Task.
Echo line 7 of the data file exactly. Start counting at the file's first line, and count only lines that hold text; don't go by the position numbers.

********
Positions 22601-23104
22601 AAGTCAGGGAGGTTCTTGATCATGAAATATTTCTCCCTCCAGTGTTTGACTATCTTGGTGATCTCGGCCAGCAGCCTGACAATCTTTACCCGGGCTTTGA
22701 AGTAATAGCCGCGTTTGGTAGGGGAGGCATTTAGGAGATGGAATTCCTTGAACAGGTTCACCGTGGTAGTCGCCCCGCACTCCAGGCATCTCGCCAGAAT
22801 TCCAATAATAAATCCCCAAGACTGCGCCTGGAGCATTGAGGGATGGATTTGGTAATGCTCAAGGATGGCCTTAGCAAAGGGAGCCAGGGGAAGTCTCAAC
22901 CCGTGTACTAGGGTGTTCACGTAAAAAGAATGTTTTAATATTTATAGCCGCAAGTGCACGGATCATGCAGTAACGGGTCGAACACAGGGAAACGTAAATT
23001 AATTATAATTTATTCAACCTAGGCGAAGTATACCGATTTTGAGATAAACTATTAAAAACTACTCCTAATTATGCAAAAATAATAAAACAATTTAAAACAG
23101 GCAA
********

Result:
23101 GCAA